Tuesday, June 13, 2017

Chewing The Cud

As TigerBlog sat roasting in the sun while watching lacrosse this past weekend - an annual rite of summer that he'll get back to in a second - it dawned on him that his two kids rarely play on what would be considered a "nice" day.

It's either freezing or boiling. This weekend? Boiling.

This is Summer No. 10 for TigerBlog of club lacrosse. It's really hard to explain to someone whose kids do not play summer lacrosse, or some other sport, what exactly it's like to devote weekend after weekend, tournament after tournament, summer after summer to a club team like this.

The schedule this past weekend for Miss TigerBlog, for instance, was three games Saturday - at 3, 5 and 7 - and then one more at 1:30 Sunday. That means play a game, sit an hour, play again, sit again, play again.

And this schedule was kind. This coming weekend's tournament has a game at 6 p.m. Friday, at 3 and 7 Saturday and at 8 a.m. Sunday. That's a lot of waiting around.

This, of course, is going on while much of the world is doing non-athletic-related things, like, oh, going to the beach.

And is it free?

TigerBlog's friend Todd has two sons, Matthew and William. Matthew played with TigerBlog Jr. starting in fourth grade and ultimately every summer from the end of sixth grade through the end of 11th. William is two years younger than MTB, so he has a few years left.

TB and Todd were talking the other day about how much money they've invested into this through the years. The exact amount? A lot.

On the other hand, the positives of all of this have so far outweighed the negatives that TB's only complaint is that he's going to miss it when it's over. TBJ's summer team, made up of kids spread out across the Philadelphia area, became very close, as did the parents. MTB's team has pushed her to become a much better player and a much more assertive person (and who doesn't want their nearly 17-year-old daughter to be even more assertive?).

Among TigerBlog's best memories ever are the times that he has spent with his kids at their summer lacrosse tournaments. And not just at the games. Driving. In hotels. Talking lacrosse, yes, but also about anything and everything. Like life. Music. TV. The difference between now and when TB was a kid. TigerBlog's rules for staying out of trouble if you're a teenager.

Even cows.

MTB's tournament this weekend was out in Pennsylvania farm country. As the two got closer to the field, they had this conversation:

TB: That's a lot of cows.
MTB: What are they doing?
TB: Chewing their cud, it apepars.
MTB: What's cud?
TB: No idea.

As it turns out, cud is food that hasn't been fully digested and therefore is dispelled by the digestive system of the cow in order to be chewed again. In other words, it's vomit.

So, yeah. Yuck. But hey, even that turned out to be funny.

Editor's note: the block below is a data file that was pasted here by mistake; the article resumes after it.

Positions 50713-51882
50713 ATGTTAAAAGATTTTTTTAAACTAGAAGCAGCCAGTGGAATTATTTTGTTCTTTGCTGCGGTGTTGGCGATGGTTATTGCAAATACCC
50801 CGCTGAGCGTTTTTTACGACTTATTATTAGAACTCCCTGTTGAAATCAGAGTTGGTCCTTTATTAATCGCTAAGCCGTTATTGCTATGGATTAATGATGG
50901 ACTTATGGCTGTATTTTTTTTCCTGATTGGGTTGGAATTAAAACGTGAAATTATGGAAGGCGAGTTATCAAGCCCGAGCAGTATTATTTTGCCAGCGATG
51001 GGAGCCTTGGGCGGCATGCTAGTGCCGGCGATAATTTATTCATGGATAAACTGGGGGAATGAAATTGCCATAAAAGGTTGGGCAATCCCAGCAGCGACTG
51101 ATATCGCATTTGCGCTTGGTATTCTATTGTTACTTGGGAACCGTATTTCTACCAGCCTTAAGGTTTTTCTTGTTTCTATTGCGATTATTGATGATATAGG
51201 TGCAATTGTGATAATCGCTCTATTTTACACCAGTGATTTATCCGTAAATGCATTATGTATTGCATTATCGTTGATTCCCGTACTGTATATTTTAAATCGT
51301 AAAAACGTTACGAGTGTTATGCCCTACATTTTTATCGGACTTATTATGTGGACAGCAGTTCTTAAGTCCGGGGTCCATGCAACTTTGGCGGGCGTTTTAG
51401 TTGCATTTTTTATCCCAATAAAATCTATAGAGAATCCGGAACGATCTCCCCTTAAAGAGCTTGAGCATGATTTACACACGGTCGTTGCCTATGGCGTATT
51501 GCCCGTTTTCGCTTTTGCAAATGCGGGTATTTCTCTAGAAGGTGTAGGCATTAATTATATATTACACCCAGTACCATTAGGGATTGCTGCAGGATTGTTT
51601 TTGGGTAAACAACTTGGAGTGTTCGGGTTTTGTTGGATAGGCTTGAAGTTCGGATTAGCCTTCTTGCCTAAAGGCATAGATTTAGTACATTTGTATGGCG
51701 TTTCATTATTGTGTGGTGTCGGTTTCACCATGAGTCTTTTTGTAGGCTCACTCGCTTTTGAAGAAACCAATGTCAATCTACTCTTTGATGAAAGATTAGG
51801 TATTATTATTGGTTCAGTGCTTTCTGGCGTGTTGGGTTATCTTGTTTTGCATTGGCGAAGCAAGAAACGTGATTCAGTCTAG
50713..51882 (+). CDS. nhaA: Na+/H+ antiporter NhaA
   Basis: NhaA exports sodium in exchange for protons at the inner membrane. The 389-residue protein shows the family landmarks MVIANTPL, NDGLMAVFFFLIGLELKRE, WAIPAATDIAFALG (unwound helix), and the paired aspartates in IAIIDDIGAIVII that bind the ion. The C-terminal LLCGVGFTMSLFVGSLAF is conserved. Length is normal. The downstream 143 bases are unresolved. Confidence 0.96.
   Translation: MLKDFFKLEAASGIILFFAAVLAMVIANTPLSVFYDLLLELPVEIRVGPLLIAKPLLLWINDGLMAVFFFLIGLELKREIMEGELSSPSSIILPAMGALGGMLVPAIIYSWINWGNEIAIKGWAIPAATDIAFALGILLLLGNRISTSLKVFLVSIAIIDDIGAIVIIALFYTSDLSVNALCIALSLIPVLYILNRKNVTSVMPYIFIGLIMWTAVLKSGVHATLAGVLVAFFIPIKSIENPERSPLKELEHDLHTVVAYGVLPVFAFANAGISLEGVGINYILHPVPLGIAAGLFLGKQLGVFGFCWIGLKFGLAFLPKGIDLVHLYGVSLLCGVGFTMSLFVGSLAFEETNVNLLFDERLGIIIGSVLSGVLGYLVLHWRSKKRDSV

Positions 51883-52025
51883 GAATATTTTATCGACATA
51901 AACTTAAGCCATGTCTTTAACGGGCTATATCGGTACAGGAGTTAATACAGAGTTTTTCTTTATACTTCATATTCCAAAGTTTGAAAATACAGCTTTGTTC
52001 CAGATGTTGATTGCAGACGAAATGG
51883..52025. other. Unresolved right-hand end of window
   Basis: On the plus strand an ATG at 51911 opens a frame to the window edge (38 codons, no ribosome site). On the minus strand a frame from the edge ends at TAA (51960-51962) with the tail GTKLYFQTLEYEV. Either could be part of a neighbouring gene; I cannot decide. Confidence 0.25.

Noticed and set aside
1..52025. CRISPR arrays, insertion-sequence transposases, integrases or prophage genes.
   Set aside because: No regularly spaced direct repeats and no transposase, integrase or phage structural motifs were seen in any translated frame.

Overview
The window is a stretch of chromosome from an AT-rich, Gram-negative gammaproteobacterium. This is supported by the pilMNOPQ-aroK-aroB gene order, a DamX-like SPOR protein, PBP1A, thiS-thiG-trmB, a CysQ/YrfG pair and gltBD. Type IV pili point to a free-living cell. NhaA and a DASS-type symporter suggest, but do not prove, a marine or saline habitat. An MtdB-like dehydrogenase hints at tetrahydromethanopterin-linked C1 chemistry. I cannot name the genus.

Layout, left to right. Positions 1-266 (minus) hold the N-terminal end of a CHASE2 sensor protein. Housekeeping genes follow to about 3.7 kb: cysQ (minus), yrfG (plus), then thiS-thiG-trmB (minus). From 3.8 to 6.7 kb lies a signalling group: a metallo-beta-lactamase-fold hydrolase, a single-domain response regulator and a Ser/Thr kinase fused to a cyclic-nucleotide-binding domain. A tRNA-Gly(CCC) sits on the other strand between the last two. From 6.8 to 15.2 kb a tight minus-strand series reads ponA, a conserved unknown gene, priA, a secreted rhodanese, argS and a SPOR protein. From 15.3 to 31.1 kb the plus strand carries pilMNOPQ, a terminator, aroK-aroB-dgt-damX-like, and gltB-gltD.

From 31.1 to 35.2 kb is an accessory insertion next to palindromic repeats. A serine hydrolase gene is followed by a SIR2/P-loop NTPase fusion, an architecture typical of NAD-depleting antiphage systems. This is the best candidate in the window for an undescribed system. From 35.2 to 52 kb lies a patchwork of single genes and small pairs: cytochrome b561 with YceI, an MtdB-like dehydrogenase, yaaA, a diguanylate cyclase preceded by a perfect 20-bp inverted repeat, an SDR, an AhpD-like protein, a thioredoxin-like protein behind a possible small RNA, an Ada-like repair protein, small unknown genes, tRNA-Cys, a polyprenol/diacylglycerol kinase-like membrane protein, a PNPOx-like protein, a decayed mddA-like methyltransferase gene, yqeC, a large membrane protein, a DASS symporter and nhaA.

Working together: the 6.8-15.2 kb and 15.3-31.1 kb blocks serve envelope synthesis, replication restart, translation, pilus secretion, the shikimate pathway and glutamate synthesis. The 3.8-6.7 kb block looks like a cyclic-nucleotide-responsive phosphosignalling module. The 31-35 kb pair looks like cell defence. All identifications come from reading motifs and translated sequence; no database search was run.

That was Saturday. The cows were still there Sunday, seemingly unbothered by the heat and their diet.

Speaking of Sunday, there was a story on nj.com that was right in TigerBlog's wheelhouse. Actually, it was in Harvey Yavener's wheelhouse, though Yav hasn't written anything in awhile.

As an aside, TigerBlog's reaction is still to call stories that appear on nj.com as having been in the "Ledger," as in the Star-Ledger, which used to be on the biggest newspapers in the country.

Anyway the project began last week, when Ryan Dunleavy from nj.com emailed TigerBlog asking him to recommend teams that could be considered in his list of the top Division I teams in New Jersey from the 2016-17 academic year.

The first thing TB thought of was "Yav would have done something like this in a heartbeat." If you don't know who Yav is, he was a sportswriter who probably wrote more about Princeton than anyone other sportswriter ever did. It was from Yav that TigerBlog learned an important lesson - judge all sports, and the athletes who compete in them, equally based on the parameters of each sport, rather than the sport's overall popularity.

It's what led Yav to cover anything and everything, and especially women's sports. Really, back in the late 1980s and early 1990s, this was wildly unconventional thinking, especially for a veteran male sportswriter.

The piece in nj.com didn't rank the teams in order. It just listed them by school. You can see it HERE.

There are 31 teams who were included in the story, representing New Jersey's eight Division I colleges. Here's the ranking by number of teams included:

Princeton - 13 (really, 14, since men's indoor and outdoor track and field were counted as one)
Monmouth - 5
Rider - 4
Rutgers - 3
Seton Hall/St. Peter's - 2

If you don't feel like doing the math, that's 42 percent for Princeton.

It got TB to thinking about which Princeton team he would have ranked as the No. 1 for the year. Honestly, it's hard to pick.

Women's lacrosse? Ivy tri-champ but then powered to the Ivy tournament title and then to the NCAA quarterfinals.

Men's basketball? The first 16-0 team in league history.

Field hockey? Made it to the Final Four, though didn't win the league.

Women's fencing? No. 2 nationally, plus an individual champ.

Football? Led the Ivy League in offense and defense while winning the championship.

Others? A case can be made.

In other words, it was another really good year for Princeton Athletics.

So chew on that for awhile. It's better than cud, right?

1 comment:

Anonymous said...

TB, as you say, it was an unambiguously good year for Princeton athletics. Speaking as a fan, it was absolutely jam-packed with smiles and happiness, tinged with just enough disappointment to make us truly appreciate all the success.

However, I observe that you have not shared with us your usual end-of-year update that Princeton won the unofficial Ivy all-sports championship again. Is this because you have been instructed to discontinue your calculation or because, heaven forbid, Harvard won for the second time in three decades?